Pursuing ministry as a full-time career was not the top choice career that my parents had in mind for me. They wanted me to be a doctor, a businessman, or a veterinarian (which was actually my first career choice) — anything but full-time ministry. And yet, here I am, working full-time at a church. Despite my disobedience in this area of my life, I desired to honor them in any way possible.
Several of my friends have made similar decisions to go in a direction that their parents did not initially want them to go, whether into ministry or other fields, and they all have a similar framework as me: Honoring our parents is not limited to pursuing a career they want for us. Here are a couple of ways I think we can honor them when we find ourselves at a crossroads:
Be present. When you’re in disagreement with your parents on something as huge as what your future is going to look like, don’t become absent from their lives or withdraw into your own circles. Instead, choose to be present. Schedule visits with them, give them a phone call, take them out for a meal – show them you care for them regardless of the disagreement. Not honoring their desires for your future career shouldn’t prevent you from caring for them and being present in their lives.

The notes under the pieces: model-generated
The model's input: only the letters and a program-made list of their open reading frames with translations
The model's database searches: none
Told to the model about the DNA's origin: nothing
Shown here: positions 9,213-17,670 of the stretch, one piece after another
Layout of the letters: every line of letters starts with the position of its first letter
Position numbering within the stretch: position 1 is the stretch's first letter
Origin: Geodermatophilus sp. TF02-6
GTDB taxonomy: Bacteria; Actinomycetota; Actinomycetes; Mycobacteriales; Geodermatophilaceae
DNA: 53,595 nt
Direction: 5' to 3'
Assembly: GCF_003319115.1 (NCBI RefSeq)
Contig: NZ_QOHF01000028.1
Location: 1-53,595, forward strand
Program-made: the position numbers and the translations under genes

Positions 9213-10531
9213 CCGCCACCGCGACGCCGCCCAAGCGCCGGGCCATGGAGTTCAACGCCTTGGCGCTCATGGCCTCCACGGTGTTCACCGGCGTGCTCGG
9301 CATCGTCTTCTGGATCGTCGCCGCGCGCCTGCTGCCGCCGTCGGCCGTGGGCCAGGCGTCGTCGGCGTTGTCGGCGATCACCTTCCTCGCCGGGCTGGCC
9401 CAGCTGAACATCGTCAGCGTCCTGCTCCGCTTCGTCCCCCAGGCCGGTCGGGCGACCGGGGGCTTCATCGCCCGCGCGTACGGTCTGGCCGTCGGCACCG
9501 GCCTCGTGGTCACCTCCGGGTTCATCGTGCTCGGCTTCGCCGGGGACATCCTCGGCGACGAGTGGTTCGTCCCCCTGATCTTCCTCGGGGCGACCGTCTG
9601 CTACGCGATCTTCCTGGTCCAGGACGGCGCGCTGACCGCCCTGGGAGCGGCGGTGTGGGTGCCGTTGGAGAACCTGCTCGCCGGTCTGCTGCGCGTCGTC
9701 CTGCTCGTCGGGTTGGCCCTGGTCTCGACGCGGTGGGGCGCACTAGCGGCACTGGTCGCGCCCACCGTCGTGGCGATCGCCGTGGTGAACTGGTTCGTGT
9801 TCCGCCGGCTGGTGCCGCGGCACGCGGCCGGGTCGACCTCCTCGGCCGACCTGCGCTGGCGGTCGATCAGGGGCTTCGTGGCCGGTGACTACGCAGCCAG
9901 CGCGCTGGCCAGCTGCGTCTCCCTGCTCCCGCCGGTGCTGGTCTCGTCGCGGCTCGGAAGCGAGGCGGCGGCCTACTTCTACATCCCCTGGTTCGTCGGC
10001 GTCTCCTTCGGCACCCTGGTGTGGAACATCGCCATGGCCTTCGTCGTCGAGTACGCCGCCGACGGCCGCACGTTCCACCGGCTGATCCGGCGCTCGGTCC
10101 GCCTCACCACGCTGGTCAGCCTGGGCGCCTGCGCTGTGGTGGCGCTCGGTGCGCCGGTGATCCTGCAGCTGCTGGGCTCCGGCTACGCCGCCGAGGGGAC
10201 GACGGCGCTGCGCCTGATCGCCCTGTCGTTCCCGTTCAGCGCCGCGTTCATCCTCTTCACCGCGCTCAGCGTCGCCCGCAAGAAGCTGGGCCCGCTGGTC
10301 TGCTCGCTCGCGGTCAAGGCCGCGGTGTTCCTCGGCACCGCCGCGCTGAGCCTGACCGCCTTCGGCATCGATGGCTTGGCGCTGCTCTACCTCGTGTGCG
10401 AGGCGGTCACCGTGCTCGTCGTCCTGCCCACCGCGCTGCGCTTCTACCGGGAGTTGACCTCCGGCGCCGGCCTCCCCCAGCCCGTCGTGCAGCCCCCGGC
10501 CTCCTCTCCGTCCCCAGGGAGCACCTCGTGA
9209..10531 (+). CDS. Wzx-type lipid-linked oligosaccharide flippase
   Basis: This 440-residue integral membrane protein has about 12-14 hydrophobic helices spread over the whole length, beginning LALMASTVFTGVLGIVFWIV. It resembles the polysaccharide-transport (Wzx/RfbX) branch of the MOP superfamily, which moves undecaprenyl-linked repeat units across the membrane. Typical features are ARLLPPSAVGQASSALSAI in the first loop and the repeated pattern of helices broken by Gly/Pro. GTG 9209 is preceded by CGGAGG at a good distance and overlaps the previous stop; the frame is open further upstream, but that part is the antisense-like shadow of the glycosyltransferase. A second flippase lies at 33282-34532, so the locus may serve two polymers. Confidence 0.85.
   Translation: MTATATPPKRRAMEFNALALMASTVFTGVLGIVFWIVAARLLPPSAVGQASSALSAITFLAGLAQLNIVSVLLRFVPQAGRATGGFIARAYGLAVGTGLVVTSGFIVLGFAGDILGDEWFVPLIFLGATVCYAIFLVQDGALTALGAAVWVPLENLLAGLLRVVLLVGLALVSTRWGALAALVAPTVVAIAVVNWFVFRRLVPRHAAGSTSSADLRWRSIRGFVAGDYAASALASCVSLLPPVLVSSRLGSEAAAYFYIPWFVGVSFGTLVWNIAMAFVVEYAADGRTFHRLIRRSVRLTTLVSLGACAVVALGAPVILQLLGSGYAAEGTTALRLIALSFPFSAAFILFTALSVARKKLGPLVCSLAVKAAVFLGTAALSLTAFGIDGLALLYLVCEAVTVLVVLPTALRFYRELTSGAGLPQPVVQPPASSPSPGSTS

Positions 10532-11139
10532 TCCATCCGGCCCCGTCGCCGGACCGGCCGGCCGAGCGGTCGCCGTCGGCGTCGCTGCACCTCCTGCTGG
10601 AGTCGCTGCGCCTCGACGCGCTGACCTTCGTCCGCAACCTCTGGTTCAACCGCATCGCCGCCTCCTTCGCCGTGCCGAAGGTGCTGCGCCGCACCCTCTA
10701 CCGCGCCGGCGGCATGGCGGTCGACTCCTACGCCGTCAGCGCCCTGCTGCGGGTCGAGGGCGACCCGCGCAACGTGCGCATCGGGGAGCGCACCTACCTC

Include them in your studies/career. Don’t let your career or degree choice be a wedge between your relationship with them, but have it be another bridge that connects you and them. Something I found to be fruitful in my relationship with my parents is that I sometimes treat them as “consultants” for certain decisions that pertain to my work. Does it mean I always have to follow their advice? Not necessarily. But at least it’s a win-win: You get an extra set of eyes on your work and your parents feel connected with you in your next stage of life.
4. Our degree/career choice is a Gospel opportunity
We see this type of conversation between a child and father on a much larger scale when in Scripture, Jesus prays, “Let this cup pass” to His Heavenly Father. Despite the difficulty in submitting to God the Father, we see that Christ pleaded desperately with His Father and still ended up making a decision to submit to the will of God and sacrifice His desire in that moment.
If our lives are to reflect that of Christ, submission to our parents as Christ submitted to God should be on our radar.
Though our parents are not the perfect authority as God is, I wonder if submitting to our parents in the toughest of decisions is an area where we can portray the Gospel to them and to those around us.
Our parents have made many sacrifices, and for us as Christ followers, making sacrifices of our own is not out of the question. If anything, with Christ being at the center of who we are, making sacrifices is part of our new DNA. At the intersection of honoring and obeying our parents in the midst of disagreement is Gospel-centered submission. It’s in that space where we can find our parents being honored and obeyed, ourselves finding contentment in the Gospel and not our career, and God being ultimately glorified.
Young W. Yi currently lives in East Lansing, MI with his wife, Hannah. He is the Venue Director and leads at Riverview Church - MSU Venue. Young enjoys trying new foods with his wife, playing volleyball, soccer, and is a breakdance instructor at All of The Above Hip-Hop Academy in Lansing, MI.